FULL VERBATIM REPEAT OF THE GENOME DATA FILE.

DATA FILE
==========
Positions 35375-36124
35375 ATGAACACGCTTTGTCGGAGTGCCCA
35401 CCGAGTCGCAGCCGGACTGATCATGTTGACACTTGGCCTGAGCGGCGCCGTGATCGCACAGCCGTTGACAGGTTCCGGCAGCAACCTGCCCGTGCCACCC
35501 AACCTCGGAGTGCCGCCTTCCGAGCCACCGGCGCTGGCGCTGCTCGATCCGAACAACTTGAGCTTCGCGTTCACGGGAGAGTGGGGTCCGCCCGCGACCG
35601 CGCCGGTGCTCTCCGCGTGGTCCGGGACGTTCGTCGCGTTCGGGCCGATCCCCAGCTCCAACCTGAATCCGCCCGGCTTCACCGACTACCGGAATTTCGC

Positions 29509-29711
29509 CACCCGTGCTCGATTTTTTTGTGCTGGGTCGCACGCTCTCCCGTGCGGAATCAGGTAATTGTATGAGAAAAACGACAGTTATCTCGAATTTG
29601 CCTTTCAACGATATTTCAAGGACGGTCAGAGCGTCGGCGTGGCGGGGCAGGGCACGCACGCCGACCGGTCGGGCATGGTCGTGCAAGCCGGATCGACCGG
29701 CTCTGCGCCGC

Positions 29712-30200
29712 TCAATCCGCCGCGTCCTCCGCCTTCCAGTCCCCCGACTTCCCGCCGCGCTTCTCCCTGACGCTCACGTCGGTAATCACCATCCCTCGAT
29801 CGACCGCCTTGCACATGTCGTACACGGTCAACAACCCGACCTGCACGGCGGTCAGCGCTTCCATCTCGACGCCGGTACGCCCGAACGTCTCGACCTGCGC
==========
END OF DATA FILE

Positions 35375-36124
35375 ATGAACACGCTTTGTCGGAGTGCCCA
35401 CCGAGTCGCAGCCGGACTGATCATGTTGACACTTGGCCTGAGCGGCGCCGTGATCGCACAGCCGTTGACAGGTTCCGGCAGCAACCTGCCCGTGCCACCC
35501 AACCTCGGAGTGCCGCCTTCCGAGCCACCGGCGCTGGCGCTGCTCGATCCGAACAACTTGAGCTTCGCGTTCACGGGAGAGTGGGGTCCGCCCGCGACCG
35601 CGCCGGTGCTCTCCGCGTGGTCCGGGACGTTCGTCGCGTTCGGGCCGATCCCCAGCTCCAACCTGAATCCGCCCGGCTTCACCGACTACCGGAATTTCGC

Positions 29509-29711
29509 CACCCGTGCTCGATTTTTTTGTGCTGGGTCGCACGCTCTCCCGTGCGGAATCAGGTAATTGTATGAGAAAAACGACAGTTATCTCGAATTTG
29601 CCTTTCAACGATATTTCAAGGACGGTCAGAGCGTCGGCGTGGCGGGGCAGGGCACGCACGCCGACCGGTCGGGCATGGTCGTGCAAGCCGGATCGACCGG
29701 CTCTGCGCCGC

Positions 29712-30200
29712 TCAATCCGCCGCGTCCTCCGCCTTCCAGTCCCCCGACTTCCCGCCGCGCTTCTCCCTGACGCTCACGTCGGTAATCACCATCCCTCGAT
29801 CGACCGCCTTGCACATGTCGTACACGGTCAACAACCCGACCTGCACGGCGGTCAGCGCTTCCATCTCGACGCCGGTACGCCCGAACGTCTCGACCTGCGC